Whenever Michael starts getting chatty with me, that’s when I realize that I am on to something good. That is, I am on to doing something good with him. I am reaching him somehow, about the importance of family, bonding and things outside of himself, the same way my Mom reached out to me. After snack and homework the other night, Michael started asking me questions about his maternal great grandparents. He was particularly interested in my maternal grandmother and how she spent time with us, baking, talking and discussing religion. He laughed and asked me to recount stories of when she would admonish my brother for teasing me, if she gave us junk food treats like his grandmother does, and if she talked about God a lot. It was a beautiful conversation. He also asked about his other great grandmother. She was a fiesty one with a temper, strict but had a good moral code. I enjoyed answering these questions while we did, believe it or not, crafts together. We were putting together some Minion craft figurines in a book I had ordered for him through his Scholastic book club. He has recently become a major Minions fan due to a good friend’s love of them!
What struck me about this desire to get close to me again, was that it has happened right on the heals of all the behavior challenges we’ve been having over the last few months. He has been pushing me away only to bring me closer. I see now that Michael, like all children, is trying to figure out when he ends and I begin, as I have been trying to figure out where I end and he begins.
We are close. We love one another and have a strong bond, but are two separate people. The bond between mother and child is a tough one to interpret at times, but I am learning how to read him better. He’ll still take me by surprise. Like the other day we had a fight. I was angry, he was in the wrong and I asked him to apologize. He did, but looked at me sadly and said:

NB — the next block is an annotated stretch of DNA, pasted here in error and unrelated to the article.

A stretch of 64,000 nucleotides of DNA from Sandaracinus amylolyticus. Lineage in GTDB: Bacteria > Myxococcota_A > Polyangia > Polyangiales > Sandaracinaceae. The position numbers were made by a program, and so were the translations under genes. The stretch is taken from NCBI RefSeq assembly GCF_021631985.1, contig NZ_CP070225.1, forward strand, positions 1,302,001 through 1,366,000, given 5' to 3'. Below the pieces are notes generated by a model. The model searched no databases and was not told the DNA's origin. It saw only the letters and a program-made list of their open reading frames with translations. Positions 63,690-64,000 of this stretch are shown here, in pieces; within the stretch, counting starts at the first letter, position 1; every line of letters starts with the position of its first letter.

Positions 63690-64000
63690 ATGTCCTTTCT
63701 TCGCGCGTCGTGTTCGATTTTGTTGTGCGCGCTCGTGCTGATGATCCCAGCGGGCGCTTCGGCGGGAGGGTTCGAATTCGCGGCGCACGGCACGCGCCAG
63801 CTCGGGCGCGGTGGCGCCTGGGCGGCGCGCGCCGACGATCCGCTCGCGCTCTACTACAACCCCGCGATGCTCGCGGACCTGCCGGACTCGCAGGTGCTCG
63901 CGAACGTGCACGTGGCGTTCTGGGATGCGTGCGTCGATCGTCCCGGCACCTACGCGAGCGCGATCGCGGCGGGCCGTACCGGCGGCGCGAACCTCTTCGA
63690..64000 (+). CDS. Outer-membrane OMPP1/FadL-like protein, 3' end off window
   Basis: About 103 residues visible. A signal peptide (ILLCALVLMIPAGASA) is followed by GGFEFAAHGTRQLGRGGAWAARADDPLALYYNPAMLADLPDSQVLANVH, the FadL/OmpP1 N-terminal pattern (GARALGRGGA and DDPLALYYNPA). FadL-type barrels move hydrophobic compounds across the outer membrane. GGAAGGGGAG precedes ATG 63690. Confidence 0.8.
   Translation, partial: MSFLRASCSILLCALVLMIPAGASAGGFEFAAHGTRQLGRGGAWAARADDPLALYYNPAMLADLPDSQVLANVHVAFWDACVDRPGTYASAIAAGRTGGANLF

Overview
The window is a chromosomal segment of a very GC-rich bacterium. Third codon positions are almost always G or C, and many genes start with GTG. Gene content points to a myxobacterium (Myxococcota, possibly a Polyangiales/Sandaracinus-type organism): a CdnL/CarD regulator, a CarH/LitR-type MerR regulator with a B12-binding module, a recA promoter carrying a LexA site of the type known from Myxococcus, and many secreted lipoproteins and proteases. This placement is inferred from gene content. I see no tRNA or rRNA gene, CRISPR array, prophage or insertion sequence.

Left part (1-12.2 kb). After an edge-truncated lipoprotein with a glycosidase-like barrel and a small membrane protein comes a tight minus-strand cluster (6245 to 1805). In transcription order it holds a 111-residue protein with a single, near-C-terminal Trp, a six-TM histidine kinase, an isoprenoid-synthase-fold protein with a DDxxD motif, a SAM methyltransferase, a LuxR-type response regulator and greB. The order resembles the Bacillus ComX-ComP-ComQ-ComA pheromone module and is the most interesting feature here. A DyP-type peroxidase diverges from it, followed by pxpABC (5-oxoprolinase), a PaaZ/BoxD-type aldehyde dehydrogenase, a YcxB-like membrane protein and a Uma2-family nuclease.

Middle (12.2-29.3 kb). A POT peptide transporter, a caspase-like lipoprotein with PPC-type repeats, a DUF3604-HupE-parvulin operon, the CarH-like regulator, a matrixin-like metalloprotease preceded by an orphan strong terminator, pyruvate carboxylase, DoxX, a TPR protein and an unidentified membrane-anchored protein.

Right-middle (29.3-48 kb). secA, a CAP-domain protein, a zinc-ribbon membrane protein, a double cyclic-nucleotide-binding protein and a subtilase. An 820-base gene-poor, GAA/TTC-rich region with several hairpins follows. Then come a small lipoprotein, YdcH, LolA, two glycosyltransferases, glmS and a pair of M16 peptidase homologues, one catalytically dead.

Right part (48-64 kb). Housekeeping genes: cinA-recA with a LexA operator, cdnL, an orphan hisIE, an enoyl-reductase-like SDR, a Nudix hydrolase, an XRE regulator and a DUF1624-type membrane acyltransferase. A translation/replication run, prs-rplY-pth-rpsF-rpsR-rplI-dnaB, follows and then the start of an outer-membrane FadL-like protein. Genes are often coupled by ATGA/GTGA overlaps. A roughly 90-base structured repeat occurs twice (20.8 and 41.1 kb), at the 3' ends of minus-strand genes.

“Do you still love me Mommy?”
I couldn’t believe my ears.
“Of course honey.”
“But when you’re mad you stop loving me, right?”
Where on earth did he get these notions? Where does any child? I quickly corrected him.
“Yes, I was mad at you Michael, but I never ever stop loving you. You apologized. I forgave you.”
“Really? But how much do you love me Mommy?” And he looked scared as he waited for my answer.
I smiled and gave him the answer I have been giving since he was a baby;
“I love you more than anything in the whole universe!”
He smiled, relieved.
Our kids are complex creatures. They read into things messages we don’t always want to convey. I feel fortunate I can communicate with Michael so well, but there are always times when mixed signals get through. The lesson I took away from our bonding is to try to show Michael clearly how much he means to me in small ways every day. He needs that reassurance. Maybe the behaviors are even happening to some degree to test that love, but this was my eye opening moment, and a beautiful one at that, to share our family history.
Exceptional Parents, what precious moments have you had recently where you had a chance to clear the air with your Exceptional Children? What lessons have they taught you about family, life and showing love? Remember, our kids are our best teachers. Let them lead the way to help you get more in touch with yourself as their parent. They need to know you are there regardless, and you need to show them that the best way to reach you is through time spent doing simple things. Until next time.